Development of Elective Studies. From a comparison of catalogues, it appears that, fifteen years ago, when the system of graduate instruction at Harvard University was still in its infaucy, the number of resident graduates was only nine, and the number of undergraduates three hundred and eighty-five. This latter number had remained stationary for the previous eight years, having been three hundred and eighty-one in 1857. During the year just past, the number of graduate students on the roll, most of them studying for higher degree, is fifty-one. The number of undergraduates is eight hundred and thirteen, having considerably more than doubled.
At Yale College, fifteen years ago, there were no resident graduates. The number of undergraduates was in that year four hundred and fiftyeight. This number was actually less than eight years previously, the total number of undergraduates at Yale in 1856-7 having been four hundred and seventy-two. The catalogue for the present year shows the number in the graduate course to be thirty-nine, and the total of undergraduates to have advanced to five hundred and eighty-one, a gain of more than twenty-five per cent.
At Princeton, fifteen years ago, there were no resident graduates, and the undergraduates numbered two hundred and forty-eight. This college had been for eight years stationary, having had two hundred and thirty-six undergraduates in 1857. During the year just closing, the number of the graduates under instruction at Princeton has been fortyeight, and the total on the undergraduate list four hundred and thir. teen, an increase of one hundred and sixty-five, or sixty-seven per cent.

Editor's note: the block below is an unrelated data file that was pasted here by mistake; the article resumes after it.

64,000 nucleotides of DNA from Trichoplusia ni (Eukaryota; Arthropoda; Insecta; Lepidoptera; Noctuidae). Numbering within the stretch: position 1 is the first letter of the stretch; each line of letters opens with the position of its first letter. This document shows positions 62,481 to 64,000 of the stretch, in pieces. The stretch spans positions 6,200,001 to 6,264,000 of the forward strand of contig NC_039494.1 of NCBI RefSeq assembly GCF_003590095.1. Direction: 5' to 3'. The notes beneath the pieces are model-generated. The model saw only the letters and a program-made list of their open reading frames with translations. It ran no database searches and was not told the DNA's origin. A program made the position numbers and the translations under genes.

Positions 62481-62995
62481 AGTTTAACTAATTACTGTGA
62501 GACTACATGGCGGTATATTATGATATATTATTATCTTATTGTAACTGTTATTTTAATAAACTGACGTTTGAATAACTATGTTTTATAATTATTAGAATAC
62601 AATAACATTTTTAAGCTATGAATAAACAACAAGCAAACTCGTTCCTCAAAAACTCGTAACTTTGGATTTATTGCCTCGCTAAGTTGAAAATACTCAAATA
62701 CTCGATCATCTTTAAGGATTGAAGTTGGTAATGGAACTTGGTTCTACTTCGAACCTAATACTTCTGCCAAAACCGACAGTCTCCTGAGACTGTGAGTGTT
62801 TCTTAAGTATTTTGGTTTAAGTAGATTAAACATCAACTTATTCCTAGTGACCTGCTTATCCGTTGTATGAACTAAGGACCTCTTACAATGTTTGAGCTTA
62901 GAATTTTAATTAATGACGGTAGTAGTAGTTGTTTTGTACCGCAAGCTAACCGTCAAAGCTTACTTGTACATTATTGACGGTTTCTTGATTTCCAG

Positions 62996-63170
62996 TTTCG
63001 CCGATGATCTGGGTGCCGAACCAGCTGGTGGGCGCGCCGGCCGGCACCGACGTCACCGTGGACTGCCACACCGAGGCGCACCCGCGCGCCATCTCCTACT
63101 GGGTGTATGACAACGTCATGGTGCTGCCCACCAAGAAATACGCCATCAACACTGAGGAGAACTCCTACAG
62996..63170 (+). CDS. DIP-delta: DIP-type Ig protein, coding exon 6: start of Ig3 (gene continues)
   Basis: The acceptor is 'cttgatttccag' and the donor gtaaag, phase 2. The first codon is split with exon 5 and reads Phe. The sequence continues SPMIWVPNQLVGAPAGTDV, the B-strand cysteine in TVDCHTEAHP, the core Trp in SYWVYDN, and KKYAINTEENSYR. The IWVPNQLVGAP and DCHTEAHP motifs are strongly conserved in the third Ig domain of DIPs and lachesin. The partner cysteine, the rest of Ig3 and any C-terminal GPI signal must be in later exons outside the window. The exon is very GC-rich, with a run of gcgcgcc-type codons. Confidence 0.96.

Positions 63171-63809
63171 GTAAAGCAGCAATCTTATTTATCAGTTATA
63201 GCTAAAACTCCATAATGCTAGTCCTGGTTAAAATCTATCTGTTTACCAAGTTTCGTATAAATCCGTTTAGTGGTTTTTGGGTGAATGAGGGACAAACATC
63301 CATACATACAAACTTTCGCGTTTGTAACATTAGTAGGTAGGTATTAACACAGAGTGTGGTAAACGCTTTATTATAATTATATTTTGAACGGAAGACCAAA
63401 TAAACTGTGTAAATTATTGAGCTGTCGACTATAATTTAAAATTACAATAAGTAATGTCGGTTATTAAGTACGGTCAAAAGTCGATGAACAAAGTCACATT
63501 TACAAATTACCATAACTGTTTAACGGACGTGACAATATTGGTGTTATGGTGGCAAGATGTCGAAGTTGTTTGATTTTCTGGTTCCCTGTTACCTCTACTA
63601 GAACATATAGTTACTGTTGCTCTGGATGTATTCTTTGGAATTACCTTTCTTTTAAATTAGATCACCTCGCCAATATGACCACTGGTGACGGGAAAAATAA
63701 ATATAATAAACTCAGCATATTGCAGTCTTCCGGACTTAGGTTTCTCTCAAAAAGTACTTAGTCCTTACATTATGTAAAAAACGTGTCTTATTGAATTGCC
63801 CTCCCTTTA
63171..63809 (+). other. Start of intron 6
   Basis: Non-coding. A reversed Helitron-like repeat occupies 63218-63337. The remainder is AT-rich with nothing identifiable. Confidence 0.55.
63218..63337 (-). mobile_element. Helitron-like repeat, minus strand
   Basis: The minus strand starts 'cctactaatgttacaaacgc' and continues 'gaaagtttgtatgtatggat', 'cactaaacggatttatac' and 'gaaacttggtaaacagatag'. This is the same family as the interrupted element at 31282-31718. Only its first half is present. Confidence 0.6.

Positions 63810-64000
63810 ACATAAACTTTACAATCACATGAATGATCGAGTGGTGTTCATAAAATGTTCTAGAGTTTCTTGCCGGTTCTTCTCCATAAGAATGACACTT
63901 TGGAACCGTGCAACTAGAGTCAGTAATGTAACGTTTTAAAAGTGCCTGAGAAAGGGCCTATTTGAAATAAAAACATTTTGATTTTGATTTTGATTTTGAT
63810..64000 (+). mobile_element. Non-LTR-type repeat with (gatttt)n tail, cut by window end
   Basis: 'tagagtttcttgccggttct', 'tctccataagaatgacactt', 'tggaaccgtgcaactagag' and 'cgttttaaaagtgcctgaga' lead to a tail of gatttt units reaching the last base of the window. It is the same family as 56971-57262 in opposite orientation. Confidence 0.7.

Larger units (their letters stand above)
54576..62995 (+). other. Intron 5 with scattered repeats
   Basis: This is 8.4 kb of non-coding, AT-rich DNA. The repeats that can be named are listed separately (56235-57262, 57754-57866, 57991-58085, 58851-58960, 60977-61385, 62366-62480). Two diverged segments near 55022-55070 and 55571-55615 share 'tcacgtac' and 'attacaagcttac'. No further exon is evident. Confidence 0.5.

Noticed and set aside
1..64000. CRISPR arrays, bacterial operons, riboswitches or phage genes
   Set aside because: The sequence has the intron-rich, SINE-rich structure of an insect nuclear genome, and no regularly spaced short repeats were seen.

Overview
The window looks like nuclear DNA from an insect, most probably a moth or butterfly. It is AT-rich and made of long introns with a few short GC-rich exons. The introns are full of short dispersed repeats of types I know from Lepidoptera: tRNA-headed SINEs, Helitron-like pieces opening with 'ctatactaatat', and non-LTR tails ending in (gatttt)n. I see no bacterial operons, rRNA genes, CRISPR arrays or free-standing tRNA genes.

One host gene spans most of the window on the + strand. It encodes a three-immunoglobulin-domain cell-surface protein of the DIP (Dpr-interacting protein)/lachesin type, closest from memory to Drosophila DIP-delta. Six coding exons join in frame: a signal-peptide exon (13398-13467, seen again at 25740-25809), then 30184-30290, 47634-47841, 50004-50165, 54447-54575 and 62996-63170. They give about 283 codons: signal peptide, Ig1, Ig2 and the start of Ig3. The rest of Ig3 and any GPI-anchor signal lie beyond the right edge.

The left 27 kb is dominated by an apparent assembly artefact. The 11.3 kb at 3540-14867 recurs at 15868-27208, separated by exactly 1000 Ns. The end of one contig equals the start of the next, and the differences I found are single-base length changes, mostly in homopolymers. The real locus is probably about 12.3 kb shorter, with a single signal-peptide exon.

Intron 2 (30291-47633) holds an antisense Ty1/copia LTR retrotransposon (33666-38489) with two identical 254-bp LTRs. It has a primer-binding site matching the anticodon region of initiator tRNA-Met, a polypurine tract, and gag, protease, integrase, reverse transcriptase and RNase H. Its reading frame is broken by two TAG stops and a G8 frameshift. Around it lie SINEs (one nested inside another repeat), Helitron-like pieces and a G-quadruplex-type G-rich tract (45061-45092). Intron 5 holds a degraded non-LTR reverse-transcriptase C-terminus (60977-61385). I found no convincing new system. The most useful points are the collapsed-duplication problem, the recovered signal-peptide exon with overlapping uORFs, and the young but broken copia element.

The growth of these institutions is the more remarkable from the fact that it is shared with scarcely any of their contemporaries. Bow. doin, Brown, the Wesleyan, Trinity, Middlebury, Union, Hamilton, Madison, and Rutgers are substantially where they were ten, fifteen, or twenty years ago. Williams had two hundred and twenty-four on her list in 1857, and has two hundred and six in 1880. Amherst alone has materially gained, her undergraduate attendance having increased since 1870 from two hundred and fifty-five to three hundred and fortyseven. But Amherst, since 1875, has established the elective system in the junior and senior classes, and has provided for giving advanced instruction to graduates.
The figures here presented require no comment. They prove more conclusively than any argument could do that just in proportion as provision is made in any educational institution for the wants of students of superior grade, in the same proportion its attractiveness is increased for those of the inferior.
COLUMBIA COLLEGE AS A UNIVERSITY.
BY F. A. P. BARNARD, S. T. D., LL. D.